Swapping Bob and Li: A Thought Experiment

Earlier this week, Andrew Valentine of Verizon, one of America’s largest telecom enterprises, wrote an insanely amusing blog post recounting how a U.S.-based software developer in his mid-40s (“Bob”) had outsourced his work to a Chinese consulting firm based in Shenyang at a cost of $50,000 per year, less than a fifth of his salary. One of the more striking aspects of Valentine’s account is that Bob had received stellar performance evaluations from his supervisors, which is to say that his company was quite happy to pay him five times as much as his Chinese counterpart.

Valentine’s blog post has resonated mostly because readers have been both delighted and appalled by Bob’s cleverness. Yet one wonders about Bob’s Chinese counterpart, toiling away in Shenyang. What kind of good might this very able Chinese software developer — let’s call him “Li” — do in the United States? Bob’s story reminds us that the wage gap between U.S.-based software developers and software developers based in the developing world is substantial. Some have thus concluded that Bob’s employers were saps, as they could have saved a great deal of money by going the outsourcing route themselves. The more complicated truth is that U.S.-based companies really do benefit from having skilled workers on-site, Bob’s chicanery notwithstanding. If they didn’t, one assumes that enthusiastic outsourcers would have long since driven companies like Bob’s out of business. And Matt Yglesias has drawn on Michael Clemens’ latest work to show that the same Indian software developer will be substantially more productive if she is based in the U.S. than if she remains in India. Highly-productive workers become more productive when they’re surrounded by other highly-productive workers, as Michael Kremer argued in his celebrated article on “The O-Ring Theory of Economic Development.” Another way of putting this is that if we’re impressed with what Li can do in Shenyang, we’d be really, really impressed with what he could do in San Francisco or Austin.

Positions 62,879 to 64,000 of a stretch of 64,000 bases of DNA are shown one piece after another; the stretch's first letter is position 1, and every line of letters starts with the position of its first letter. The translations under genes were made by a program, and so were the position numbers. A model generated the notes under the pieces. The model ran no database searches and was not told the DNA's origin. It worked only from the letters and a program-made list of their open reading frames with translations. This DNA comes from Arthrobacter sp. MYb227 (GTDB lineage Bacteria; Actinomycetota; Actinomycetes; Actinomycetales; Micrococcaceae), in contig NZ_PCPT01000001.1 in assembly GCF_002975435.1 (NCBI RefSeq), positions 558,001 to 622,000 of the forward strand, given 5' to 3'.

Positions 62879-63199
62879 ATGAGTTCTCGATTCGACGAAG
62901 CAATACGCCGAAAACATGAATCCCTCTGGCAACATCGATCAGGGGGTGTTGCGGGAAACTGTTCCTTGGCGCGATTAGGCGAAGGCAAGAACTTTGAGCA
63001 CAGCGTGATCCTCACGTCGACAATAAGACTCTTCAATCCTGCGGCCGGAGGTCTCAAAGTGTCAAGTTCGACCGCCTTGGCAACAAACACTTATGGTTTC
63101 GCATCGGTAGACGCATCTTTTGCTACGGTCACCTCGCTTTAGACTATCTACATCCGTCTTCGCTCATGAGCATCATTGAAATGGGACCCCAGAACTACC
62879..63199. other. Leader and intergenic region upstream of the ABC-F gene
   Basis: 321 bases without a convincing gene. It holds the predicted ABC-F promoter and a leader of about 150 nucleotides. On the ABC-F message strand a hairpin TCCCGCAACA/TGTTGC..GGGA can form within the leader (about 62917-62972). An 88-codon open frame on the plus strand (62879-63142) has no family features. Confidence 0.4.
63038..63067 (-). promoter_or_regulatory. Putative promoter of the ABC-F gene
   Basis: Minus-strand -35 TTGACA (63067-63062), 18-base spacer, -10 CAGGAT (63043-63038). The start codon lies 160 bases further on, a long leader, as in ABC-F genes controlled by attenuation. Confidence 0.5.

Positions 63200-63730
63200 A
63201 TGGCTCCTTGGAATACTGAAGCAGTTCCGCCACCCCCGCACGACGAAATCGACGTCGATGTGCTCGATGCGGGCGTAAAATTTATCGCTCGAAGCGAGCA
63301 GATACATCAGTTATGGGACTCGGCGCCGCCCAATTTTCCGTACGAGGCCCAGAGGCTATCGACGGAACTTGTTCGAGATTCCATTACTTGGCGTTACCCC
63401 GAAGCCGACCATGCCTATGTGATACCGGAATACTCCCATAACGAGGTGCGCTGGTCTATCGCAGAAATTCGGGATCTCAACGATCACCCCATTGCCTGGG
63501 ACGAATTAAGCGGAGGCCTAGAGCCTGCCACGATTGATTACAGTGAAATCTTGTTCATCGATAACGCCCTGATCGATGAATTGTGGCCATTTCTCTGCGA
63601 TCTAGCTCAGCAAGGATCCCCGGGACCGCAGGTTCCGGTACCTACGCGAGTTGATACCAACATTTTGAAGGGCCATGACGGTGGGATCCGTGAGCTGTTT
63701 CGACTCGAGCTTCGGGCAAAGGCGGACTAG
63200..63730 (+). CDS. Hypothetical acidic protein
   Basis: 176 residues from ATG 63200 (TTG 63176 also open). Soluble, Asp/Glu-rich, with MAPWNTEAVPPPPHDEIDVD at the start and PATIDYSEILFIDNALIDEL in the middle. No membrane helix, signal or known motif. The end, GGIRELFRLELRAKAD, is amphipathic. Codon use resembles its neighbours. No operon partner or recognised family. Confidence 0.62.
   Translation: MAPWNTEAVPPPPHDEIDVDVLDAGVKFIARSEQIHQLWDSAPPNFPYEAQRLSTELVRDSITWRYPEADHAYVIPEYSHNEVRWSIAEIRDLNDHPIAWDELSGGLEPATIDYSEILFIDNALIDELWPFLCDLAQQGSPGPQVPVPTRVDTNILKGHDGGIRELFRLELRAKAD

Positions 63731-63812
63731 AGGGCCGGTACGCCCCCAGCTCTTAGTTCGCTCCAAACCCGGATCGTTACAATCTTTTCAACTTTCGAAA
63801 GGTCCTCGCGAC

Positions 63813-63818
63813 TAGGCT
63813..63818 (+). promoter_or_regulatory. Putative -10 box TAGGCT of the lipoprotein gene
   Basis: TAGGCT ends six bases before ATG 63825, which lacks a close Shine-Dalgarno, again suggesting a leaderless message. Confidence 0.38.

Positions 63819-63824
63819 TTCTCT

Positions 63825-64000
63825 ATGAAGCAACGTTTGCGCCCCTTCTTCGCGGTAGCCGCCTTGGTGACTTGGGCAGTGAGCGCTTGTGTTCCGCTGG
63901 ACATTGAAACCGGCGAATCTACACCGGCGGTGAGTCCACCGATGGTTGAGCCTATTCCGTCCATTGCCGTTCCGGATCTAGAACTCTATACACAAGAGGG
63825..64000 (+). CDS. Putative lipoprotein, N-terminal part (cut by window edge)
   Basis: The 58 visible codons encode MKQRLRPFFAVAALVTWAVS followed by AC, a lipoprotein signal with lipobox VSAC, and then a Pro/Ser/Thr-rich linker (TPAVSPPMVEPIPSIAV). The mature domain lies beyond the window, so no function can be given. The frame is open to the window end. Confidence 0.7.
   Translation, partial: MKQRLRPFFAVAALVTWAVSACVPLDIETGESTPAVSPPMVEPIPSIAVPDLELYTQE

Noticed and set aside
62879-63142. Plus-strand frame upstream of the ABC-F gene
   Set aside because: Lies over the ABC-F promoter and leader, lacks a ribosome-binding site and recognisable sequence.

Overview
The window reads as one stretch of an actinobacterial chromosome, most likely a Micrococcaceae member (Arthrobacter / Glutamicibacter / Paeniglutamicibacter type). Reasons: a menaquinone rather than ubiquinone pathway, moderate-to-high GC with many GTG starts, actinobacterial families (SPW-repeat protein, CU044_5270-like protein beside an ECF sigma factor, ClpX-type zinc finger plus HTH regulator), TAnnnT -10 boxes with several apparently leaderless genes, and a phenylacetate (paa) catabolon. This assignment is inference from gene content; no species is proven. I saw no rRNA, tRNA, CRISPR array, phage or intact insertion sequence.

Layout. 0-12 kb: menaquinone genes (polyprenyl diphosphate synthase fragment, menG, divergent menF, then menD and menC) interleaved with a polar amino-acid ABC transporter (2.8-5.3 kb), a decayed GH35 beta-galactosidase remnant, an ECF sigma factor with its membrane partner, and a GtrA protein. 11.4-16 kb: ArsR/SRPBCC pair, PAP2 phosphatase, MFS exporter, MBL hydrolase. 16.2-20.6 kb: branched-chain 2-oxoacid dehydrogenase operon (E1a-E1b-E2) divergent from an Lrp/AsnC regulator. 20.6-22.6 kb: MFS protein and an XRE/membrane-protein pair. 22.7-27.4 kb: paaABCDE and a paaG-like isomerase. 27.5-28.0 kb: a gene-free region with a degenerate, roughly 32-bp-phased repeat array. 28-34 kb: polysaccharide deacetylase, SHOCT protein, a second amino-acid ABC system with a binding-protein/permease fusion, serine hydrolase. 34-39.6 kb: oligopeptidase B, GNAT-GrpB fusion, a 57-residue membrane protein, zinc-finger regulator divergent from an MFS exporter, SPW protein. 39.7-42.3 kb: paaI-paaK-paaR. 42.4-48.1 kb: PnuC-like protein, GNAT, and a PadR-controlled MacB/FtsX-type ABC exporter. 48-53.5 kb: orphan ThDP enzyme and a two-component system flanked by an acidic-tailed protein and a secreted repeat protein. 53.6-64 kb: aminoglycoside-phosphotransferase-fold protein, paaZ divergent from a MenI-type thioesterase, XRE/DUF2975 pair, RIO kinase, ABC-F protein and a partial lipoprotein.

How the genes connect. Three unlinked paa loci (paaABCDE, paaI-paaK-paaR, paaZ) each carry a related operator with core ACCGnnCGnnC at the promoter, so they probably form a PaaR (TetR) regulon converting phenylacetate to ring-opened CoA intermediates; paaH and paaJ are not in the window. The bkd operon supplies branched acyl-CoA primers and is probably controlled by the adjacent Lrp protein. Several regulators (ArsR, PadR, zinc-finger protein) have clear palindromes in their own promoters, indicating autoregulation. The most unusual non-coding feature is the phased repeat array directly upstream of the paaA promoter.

Meanwhile, Bob could engage in geographical arbitrage of his own: if he wants to spend his days reading Reddit and watching cat videos, he’d do well to move to a low-cost jurisdiction or country, where he could live a life of leisure for much less than it would cost him in a highly productive U.S. city.

Reihan Salam — Reihan Salam is executive editor of National Review and a National Review Institute policy fellow.

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